In this chapter, we describe an agent-based simulation model developed at RAND to explore how different approaches to using pattern and trend analysis and systematic randomness affect interdiction rates.

    Our model is a multi-agent-based simulation based on S+P agents, with S representing smugglers and P representing patrol agents. The interaction between agents and smugglers is determined largely by the strategies that they use to position themselves along the border each day over the course of a simulated year.

    The border is modeled as a set of Z crossing sites (or “zones”). Each day, OBP chooses the crossing sites at which...

  11. CHAPTER FOUR Findings from the Analysis of the Simulation Model
    (pp. 21-32)

    In this chapter, we describe how we used our simulation model to explore how interdiction rates are affected by different strategies and by factors such as the number of patrols, the number of crossing sites, and the daily rate of smugglers. Our focus is on two questions:

    What explains the variation in interdiction rates across positioning strategies?

    Which strategies are best, and under what circumstances?

    We ran the model over a wide range of input parameter settings, described in Table 4.1. Parameters were varied in increments of five, ten, and 15 for P, S, and Z, respectively, and the model...

  12. CHAPTER FIVE Comparison of Border Patrol Stations
    (pp. 33-36)

    Our simulation model suggests measures that may be predictive of interdiction rates and that could be used to compare border patrol stations and determine whether two stations are likely to benefit from similar approaches to using pattern and trend analysis and systematic randomness. The purpose of this chapter is to describe an exploratory data analysis of the similarities and differences between actual border patrol stations using the approximations of the metrics proposed by our model.

    OBP supplied RAND with several data sets covering fiscal years (FYs) 2004 through 2009. Included were databases of historical apprehension data, geographic information system (GIS)...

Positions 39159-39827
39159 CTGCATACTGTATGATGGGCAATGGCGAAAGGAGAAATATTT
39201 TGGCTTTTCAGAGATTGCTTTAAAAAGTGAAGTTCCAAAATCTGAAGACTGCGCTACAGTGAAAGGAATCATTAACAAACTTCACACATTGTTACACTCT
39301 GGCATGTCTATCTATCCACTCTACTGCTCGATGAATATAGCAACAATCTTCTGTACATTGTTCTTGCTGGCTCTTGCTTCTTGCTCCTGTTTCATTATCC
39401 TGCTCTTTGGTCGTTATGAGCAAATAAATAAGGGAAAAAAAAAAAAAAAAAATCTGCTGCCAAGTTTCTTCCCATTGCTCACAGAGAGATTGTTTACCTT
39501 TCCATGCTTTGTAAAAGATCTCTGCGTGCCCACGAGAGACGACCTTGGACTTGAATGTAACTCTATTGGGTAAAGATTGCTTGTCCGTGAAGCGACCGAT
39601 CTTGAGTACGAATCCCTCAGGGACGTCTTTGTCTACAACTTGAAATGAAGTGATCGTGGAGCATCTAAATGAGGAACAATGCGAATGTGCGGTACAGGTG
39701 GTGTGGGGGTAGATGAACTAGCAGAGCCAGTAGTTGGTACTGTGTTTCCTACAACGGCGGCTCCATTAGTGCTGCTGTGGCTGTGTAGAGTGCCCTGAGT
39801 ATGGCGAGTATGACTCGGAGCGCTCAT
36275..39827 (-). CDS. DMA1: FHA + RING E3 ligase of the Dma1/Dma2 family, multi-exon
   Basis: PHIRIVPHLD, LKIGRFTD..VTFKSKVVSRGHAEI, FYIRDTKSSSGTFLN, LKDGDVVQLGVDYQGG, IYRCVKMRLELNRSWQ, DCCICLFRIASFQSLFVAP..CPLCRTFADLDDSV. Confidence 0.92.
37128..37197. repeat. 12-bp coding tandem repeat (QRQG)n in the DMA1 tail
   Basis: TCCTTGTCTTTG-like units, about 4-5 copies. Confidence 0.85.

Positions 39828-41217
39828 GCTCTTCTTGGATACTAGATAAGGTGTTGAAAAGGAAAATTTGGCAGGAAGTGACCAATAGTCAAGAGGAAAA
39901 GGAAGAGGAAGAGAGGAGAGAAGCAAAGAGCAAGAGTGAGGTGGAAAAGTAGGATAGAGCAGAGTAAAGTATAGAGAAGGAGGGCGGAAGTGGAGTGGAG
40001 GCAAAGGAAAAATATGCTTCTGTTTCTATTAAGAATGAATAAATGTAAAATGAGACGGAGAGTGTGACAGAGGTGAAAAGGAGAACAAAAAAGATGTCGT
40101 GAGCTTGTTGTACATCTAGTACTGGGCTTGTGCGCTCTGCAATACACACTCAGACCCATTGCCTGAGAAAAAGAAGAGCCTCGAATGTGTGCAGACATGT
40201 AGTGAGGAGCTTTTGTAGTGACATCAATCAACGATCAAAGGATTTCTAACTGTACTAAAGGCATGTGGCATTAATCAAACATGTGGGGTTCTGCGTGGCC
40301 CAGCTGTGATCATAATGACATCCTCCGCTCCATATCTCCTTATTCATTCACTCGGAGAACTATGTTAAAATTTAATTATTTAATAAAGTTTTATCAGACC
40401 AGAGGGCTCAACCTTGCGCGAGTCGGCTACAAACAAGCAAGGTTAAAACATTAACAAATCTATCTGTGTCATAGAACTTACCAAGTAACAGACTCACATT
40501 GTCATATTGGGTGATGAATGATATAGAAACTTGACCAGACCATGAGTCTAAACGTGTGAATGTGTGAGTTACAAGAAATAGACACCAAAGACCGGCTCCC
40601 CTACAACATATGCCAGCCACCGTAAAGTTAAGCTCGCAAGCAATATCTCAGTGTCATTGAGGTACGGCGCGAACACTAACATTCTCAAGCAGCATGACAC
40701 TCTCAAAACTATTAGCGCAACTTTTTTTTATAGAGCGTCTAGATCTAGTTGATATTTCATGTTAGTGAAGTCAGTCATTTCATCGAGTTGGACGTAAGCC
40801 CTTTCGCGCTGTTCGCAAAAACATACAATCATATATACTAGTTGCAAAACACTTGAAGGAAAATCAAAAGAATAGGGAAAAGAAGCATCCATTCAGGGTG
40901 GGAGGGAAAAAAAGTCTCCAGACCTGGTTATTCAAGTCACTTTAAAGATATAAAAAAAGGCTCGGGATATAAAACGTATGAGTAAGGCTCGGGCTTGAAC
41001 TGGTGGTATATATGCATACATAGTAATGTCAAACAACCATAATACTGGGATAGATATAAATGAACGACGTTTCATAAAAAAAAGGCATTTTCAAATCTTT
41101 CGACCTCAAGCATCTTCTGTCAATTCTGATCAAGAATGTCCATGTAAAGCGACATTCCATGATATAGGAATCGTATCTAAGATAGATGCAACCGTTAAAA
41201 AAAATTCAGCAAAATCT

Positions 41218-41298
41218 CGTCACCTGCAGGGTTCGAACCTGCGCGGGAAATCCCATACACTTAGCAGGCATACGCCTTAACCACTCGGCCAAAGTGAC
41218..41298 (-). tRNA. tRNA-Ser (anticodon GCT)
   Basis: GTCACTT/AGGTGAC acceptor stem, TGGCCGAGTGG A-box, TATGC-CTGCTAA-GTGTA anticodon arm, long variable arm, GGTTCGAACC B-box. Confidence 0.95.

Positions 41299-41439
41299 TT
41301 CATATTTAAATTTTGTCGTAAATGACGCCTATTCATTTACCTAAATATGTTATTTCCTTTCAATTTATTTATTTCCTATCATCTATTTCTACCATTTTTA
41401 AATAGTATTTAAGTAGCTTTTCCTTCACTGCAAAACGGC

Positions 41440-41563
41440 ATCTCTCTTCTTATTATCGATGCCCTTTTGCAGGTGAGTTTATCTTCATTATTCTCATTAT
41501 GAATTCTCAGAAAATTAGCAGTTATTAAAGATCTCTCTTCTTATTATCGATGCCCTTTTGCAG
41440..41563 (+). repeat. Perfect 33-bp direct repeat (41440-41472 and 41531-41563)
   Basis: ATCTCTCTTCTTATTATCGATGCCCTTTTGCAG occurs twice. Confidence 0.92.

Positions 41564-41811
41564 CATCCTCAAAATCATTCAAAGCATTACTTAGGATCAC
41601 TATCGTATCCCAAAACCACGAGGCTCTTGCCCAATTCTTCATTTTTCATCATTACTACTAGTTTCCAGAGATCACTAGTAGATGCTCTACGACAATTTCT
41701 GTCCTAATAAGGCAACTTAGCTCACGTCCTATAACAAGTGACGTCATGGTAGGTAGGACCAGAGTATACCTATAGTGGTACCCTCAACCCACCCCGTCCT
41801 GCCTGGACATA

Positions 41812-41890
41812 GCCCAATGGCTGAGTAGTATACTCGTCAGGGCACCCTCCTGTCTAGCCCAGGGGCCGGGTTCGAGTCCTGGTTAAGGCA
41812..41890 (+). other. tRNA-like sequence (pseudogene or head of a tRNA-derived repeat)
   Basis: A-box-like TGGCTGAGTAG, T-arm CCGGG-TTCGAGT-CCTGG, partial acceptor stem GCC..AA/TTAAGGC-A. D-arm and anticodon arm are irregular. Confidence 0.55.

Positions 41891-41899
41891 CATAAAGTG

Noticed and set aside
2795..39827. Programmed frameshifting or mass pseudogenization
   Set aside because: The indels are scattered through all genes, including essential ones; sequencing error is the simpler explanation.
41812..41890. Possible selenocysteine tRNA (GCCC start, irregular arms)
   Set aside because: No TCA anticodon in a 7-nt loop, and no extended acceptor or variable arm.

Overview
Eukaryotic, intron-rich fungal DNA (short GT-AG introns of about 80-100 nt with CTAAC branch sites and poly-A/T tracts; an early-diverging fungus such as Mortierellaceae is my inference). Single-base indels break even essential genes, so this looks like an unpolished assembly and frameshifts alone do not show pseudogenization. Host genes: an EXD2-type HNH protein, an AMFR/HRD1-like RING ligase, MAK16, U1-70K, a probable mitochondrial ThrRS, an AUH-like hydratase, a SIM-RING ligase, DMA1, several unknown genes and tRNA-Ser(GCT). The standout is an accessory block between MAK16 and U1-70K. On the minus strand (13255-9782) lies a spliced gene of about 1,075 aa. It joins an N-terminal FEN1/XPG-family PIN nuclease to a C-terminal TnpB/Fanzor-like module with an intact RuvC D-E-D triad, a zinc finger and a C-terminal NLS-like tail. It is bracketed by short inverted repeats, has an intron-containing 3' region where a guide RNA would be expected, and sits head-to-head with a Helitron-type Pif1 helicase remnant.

13. CHAPTER SIX Experimental Design for Evaluating the Contributions of Pattern Analysis and Systematic Randomness
    (pp. 37-40)

    The preceding analysis suggests the value of appropriate combinations of pattern and trend analysis and systematic randomness for improving interdiction rates. A natural next step for OBP would be to implement some of these strategies. But in doing so, OBP must choose among countless implementation options and would be wise to proceed with a measured approach that empirically evaluates the contributions that such changes can make to the border security mission. In this chapter, we sketch an experimental design that OBP could use to evaluate the contributions of pattern and analysis and systematic randomness to its mission.

    Suppose OBP settles...

  14. CHAPTER SEVEN Conclusions and Recommendations
    (pp. 41-44)

    To summarize, our analysis supports several findings.

    Resource allocation approaches that combine pattern analysis and randomness yield greater interdiction rates than approaches that use either strategy alone.

    The value of pattern and trend analysis and systematic randomness in border control depends on how representative historical interdiction data are of future illegal flow. In circumstances in which adversaries adapt and OBP coverage is relatively low, there may be multiple explanations for why historical interdictions are higher or lower in a given area and for why smugglers employ certain tactics. OBP can control the representativeness of historical interdiction data by making different...

  15. Bibliography
    (pp. 45-46)